April 22th is Earth Day 2008, a day dedicated “to grow and diversify the environmental movement worldwide, and to mobilize it as the most effective vehicle for promoting a healthy, sustainable planet. We pursue these goals through education, politics, events, and consumer activism” (http://ww2.earthday.net/~earthday/about).

Similarly, tomorrow March 29th is Earth Hour, where we are invited to turn the lights off for one hour, between 20:00 and 21:00, with the sole objective of reducing greenhouse gases emissions and to have people talking about what to do to reduce people’s ecological footprint.

The event was born in Sidney, and it came from one of my favourites organizations, WWF. I have sponsored this organization since 1998 (http://mexicanphoto.tripod.com) and have always praise them to the point that I have solicited to work with them several times (they never called me, I sadly confess). In Talking With Perspective I elaborated about this organization and its efforts to make our world a better place. Having said that, I think that Earth Hour is just another feel-good ecological gimmicks.

The interviews of people promoting Earth Hour denote the “fun” part of being without electricity for one hour. They recognise the limited effect on greenhouse gases emissions but they mention that the real objective is having people talking about what can they do for the environment. The idea is amusing, but the problem I have with these events is that people often get a holier-than-thou feeling, talk about the problem, but do nothing more to address the issue.

The futility of such events derivates from the fact that real measures are really painful, no fun. To reduce greenhouse gases emissions we need to reduce consumption in our lives. We need to park the car, to reduce non-recyclable consumptions, to eat locally (no oranges in winter, unless you live in Spain), to stop spending our money in non-sense products. Lighting candles for an hour is fun, but in Canada, where almost our our electricity comes from hydroelectric power plants, lighting candles instead of a light bulb effectively increases greenhouse gases emissions.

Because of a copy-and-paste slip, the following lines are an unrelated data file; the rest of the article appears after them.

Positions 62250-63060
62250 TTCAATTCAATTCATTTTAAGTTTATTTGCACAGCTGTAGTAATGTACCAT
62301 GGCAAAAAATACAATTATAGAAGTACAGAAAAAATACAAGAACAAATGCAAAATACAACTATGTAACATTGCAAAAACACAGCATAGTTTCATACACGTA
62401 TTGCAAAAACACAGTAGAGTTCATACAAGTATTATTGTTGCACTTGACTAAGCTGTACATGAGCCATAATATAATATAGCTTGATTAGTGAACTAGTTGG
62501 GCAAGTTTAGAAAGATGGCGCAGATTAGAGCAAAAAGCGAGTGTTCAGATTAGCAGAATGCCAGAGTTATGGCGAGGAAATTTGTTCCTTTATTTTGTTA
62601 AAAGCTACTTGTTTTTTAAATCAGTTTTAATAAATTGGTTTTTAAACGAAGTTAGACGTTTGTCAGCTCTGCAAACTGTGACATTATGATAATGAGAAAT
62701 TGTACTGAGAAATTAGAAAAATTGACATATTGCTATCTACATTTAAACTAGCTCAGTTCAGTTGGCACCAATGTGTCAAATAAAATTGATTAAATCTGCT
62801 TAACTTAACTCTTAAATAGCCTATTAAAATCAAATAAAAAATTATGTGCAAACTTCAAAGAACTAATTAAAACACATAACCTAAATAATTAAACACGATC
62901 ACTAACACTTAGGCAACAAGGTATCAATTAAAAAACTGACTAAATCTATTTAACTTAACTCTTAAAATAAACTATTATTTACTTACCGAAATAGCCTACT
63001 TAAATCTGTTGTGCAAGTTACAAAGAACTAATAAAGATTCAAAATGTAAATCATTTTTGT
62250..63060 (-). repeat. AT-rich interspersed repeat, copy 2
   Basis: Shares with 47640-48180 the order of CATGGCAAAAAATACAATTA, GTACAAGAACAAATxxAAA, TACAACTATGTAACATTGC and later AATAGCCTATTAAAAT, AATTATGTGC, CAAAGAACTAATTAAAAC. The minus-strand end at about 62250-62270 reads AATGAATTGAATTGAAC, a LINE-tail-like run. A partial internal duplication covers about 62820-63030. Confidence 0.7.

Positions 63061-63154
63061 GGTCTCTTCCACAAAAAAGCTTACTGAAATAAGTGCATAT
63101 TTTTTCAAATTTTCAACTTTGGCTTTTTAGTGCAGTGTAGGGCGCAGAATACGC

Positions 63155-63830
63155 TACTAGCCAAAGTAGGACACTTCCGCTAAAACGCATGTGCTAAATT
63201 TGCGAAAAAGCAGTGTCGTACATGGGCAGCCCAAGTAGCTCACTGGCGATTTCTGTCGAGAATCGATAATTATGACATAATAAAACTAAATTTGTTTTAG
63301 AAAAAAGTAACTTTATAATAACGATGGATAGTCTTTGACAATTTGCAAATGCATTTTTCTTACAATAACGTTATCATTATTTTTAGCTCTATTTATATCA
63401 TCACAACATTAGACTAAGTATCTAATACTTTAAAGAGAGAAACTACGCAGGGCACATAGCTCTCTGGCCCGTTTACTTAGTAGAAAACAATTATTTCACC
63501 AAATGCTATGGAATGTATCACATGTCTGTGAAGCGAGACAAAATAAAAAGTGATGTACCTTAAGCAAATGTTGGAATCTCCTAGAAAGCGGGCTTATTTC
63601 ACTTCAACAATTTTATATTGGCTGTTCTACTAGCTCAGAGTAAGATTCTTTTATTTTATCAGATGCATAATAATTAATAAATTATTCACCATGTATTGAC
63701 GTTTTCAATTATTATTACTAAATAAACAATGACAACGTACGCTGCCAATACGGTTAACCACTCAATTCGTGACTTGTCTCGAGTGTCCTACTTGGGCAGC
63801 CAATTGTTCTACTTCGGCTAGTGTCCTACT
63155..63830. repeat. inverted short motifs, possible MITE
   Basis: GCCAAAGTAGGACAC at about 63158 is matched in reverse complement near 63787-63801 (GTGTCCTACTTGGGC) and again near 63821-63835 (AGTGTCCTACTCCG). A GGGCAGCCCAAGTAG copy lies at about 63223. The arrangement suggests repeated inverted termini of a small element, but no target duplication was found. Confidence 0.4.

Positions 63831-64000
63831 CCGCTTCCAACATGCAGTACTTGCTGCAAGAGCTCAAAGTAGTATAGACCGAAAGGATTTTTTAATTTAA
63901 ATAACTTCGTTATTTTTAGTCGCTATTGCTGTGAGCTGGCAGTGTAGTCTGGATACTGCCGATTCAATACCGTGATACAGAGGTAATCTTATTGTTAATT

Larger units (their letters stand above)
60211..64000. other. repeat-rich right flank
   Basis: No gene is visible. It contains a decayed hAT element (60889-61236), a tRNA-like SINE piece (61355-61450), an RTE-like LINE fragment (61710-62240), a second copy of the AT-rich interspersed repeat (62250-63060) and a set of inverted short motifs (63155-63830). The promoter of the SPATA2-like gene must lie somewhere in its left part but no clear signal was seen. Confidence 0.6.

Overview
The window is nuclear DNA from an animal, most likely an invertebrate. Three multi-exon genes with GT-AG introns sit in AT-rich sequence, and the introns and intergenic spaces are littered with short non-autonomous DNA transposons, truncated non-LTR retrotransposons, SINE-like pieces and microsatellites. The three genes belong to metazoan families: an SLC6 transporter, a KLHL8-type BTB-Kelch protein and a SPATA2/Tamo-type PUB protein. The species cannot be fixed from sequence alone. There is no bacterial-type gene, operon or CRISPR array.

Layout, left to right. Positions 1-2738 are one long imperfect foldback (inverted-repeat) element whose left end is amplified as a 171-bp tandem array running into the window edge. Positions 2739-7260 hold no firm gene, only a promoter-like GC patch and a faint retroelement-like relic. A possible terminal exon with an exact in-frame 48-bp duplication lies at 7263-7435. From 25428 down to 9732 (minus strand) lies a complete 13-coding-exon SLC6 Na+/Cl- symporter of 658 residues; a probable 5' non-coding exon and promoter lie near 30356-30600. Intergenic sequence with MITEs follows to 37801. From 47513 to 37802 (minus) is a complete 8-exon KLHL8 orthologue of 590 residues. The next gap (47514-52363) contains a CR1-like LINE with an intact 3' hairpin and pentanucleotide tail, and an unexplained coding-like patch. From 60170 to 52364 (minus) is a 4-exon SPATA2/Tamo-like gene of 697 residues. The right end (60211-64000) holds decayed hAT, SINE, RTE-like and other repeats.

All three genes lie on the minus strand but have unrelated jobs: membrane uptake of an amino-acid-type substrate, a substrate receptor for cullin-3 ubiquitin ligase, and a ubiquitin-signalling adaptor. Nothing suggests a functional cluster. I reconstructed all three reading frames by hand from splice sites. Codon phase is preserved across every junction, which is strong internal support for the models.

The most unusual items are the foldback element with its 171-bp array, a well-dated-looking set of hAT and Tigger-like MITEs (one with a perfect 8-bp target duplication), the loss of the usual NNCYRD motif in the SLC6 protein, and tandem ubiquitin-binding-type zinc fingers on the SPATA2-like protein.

What we can do to really have an impact? I propose some ideas in
Organic Versus Local, How to Eat Ethically?, My bulb is Burned, A Real Alternative to Ethanol? I, and A Real Alternative to Ethanol? II.

I will love to hear some of yours!

Seal Hunting. As we speak, several Quebecois seal hunters are heading to the southern Gulf of St. Lawrence for the annual harp seal hunt. Although the Government of Canada defends seal hunting, and despite my usual attitude towards commerce and the invisible hand that leads the markets, I can only regret that we are still pursuing such a barbaric custom, with no use whatsoever; seal products are non-sense idiotic luxury items that have perfectly substitutions. Going there and protest will do better than turning your light off for one hour, I will protest tomorrow in Montrèal, I hope you will too, wherever you are. I will trade you your one-hour with no electricity for one hour in front of a Canadian Embassy or Consulate, or if you live in Canada, write to your MP, or participate in one of the protests. Find more information in http://www.seashepherd.org/.


A Real Alternative to Ethanol? II

August 3, 2007